What Is Postpartum Psychosis?
Clinically reviewed by Imran Iqbal, MD and Amanda Wilkins, MSN, RNC, IBCLC:
Being pregnant and giving birth are wonderful experiences. But in some instances, they can trigger health concerns after delivery. Postpartum psychosis is one example.
It’s a serious mental health disorder that occurs in 1 or 2 of every 1,000 births and adversely affects a person’s sense of reality. In severe cases, it can cause people to harm themselves or their babies. Consequently, it should be considered a mental health emergency.
Postpartum Psychosis vs. Postpartum Depression
It’s common for someone to feel tired, overwhelmed, and sad after giving birth. In mild cases, this is often called the “baby blues.” In more significant cases, a person may experience postpartum depression or anxiety.
However, none of those conditions are the same as postpartum psychosis. It’s a severe disorder that requires immediate medical attention in all cases. People with postpartum psychosis have a 5% suicide rate and a 4% infanticide rate.
Postpartum Psychosis Symptoms
People suffering from postpartum psychosis can experience a wide variety of symptoms, including:
- Hallucinations (seeing or hearing things that others don’t)
- Delusions (irrational beliefs)
- Excessive irritation or agitation
- Being disruptive or aggressive
- Mood swings
- Inappropriate behaviors or comments
- Severe depression
- Depersonalization (often described as having an out-of-body experience)
- Trouble sleeping or not needing sleep
- Difficulty communicating
- Thoughts of harming self or others
If you or someone you know experiences any of these symptoms, you should seek emergency medical attention.
Postpartum Psychosis Risk Factors
It’s not clear what causes postpartum psychosis. However, experts believe it’s likely that multiple factors play a role, including:
- Giving birth to your first child. First-time mothers are more likely to experience postpartum psychosis.
- Experiencing the condition previously. Those who have experienced postpartum psychosis have a 30% to 50% chance of developing it with subsequent births.
- Having a personal history of mental health conditions. Approximately 33% of people who experience postpartum psychosis have previously diagnosed mental health conditions, including bipolar disorder, schizophrenia spectrum disorders, and major depressive disorder.
- Experiencing sleep deprivation. Not getting enough sleep may contribute to postpartum psychosis.
- Having a family history of mental health conditions. People whose family members have had postpartum psychosis or other mental health problems are more likely to develop the condition, leading researchers to believe there is a genetic component.
- Experiencing hormone fluctuations. Being pregnant and giving birth cause significant changes in hormone levels. Experts believe hormone fluctuations, particularly in estrogen and prolactin levels, may increase the risk of postpartum psychosis.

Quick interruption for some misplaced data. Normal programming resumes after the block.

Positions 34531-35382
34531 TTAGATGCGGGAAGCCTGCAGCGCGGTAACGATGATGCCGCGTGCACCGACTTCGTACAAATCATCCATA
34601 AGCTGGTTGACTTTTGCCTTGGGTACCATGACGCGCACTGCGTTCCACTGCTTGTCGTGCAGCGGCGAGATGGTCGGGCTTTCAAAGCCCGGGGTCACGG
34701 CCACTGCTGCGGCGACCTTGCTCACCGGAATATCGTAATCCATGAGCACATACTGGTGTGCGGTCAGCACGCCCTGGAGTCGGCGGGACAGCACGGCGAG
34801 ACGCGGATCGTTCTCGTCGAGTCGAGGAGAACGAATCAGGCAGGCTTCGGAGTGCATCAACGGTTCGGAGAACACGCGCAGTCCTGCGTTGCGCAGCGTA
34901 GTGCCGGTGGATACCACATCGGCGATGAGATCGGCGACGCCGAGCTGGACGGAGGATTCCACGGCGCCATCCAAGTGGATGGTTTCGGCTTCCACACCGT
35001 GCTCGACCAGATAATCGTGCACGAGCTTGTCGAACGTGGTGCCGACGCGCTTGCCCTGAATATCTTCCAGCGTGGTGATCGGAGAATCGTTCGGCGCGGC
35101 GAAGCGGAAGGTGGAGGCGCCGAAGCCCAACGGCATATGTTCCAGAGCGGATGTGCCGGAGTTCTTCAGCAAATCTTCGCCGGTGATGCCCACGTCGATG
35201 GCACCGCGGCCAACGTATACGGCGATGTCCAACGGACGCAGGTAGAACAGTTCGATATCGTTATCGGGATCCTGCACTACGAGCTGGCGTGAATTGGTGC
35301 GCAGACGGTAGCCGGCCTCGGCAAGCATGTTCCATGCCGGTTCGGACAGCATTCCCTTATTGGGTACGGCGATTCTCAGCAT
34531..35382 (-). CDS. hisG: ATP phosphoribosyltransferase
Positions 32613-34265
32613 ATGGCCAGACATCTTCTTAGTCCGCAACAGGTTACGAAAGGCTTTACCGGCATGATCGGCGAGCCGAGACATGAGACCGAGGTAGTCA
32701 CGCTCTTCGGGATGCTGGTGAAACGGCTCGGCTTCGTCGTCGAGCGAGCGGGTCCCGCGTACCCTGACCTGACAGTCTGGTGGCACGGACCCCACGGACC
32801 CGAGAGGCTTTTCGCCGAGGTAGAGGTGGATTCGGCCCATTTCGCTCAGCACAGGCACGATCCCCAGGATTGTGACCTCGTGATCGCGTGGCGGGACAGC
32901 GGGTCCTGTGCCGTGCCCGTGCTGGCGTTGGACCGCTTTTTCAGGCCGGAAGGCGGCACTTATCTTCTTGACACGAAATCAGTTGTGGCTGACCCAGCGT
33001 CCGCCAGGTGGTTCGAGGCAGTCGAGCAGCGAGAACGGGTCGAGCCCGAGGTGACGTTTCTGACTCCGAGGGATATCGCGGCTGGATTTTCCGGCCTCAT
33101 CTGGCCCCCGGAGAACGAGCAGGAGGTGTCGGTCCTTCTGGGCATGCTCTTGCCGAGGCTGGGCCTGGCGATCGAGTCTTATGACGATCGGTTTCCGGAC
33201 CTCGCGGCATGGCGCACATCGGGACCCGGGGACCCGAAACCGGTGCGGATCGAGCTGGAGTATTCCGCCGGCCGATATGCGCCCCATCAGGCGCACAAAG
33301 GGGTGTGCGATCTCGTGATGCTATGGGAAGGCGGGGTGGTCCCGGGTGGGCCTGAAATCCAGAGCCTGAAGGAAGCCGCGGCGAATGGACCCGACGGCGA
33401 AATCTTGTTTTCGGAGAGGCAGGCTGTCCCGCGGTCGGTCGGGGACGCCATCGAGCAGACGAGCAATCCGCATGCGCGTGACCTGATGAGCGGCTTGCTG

- Having other physical stressors. Many issues that stress the body can increase the risk of postpartum psychosis. This includes electrolyte imbalances, vitamin deficiencies, thyroid disorders, autoimmune conditions, and inflammatory diseases. Preeclampsia and eclampsia may also increase the risk.
How Is Postpartum Psychosis Diagnosed?
Doctors use observations, symptom descriptions, and physical and neurological exams to diagnose postpartum psychosis. Physical tests include assessing urine, blood, and other fluids for signs of health issues.
Imaging, especially of the brain, is not necessary to diagnose this condition.
How Is Postpartum Psychosis Treated?
Postpartum psychosis treatment can effectively address the symptoms. Doctors may prescribe medications, including:
- Mood stabilizers
- Anti-seizure medications
Patients may also receive electroconvulsive therapy (ECT). It’s a safe and effective treatment in which the patient is put under general anesthesia, and a small electrical current is sent through the brain to trigger a mild seizure. That event can change electrical activity in the brain and reduce or eliminate postpartum psychosis.
Because people experiencing postpartum psychosis may have trouble staying connected to reality and understanding and interacting with others, they may have to be involuntarily hospitalized. That means spending time in an inpatient setting until treatment can be provided and the symptoms are resolved.
Talk with Your Doctor About Postpartum Psychosis
If you’re pregnant and have any risk factors for postpartum psychosis, it’s critical to talk with your doctor about your mental health history and concerns. Our mother and baby care experts can help you and your family understand how to proceed should you develop symptoms.
If you're feeling like you could be a danger to yourself or others, contact one of the crisis hotlines:
- National Crisis Text Line: Text HOME to 741741
- National Suicide Prevention Hotline: 988
If you’re the friend or loved one of someone who starts exhibiting symptoms of postpartum psychosis, you should:
- Stay calm and don’t judge or argue with the person.
- Ensure someone is always with them until you can get help.
- Take the person to an emergency room if they’ll allow you to, or call 911 to get assistance at your location.
Remember that the condition is treatable. While the person’s actions may be concerning or even alarming, treatment can reduce or eliminate the symptoms.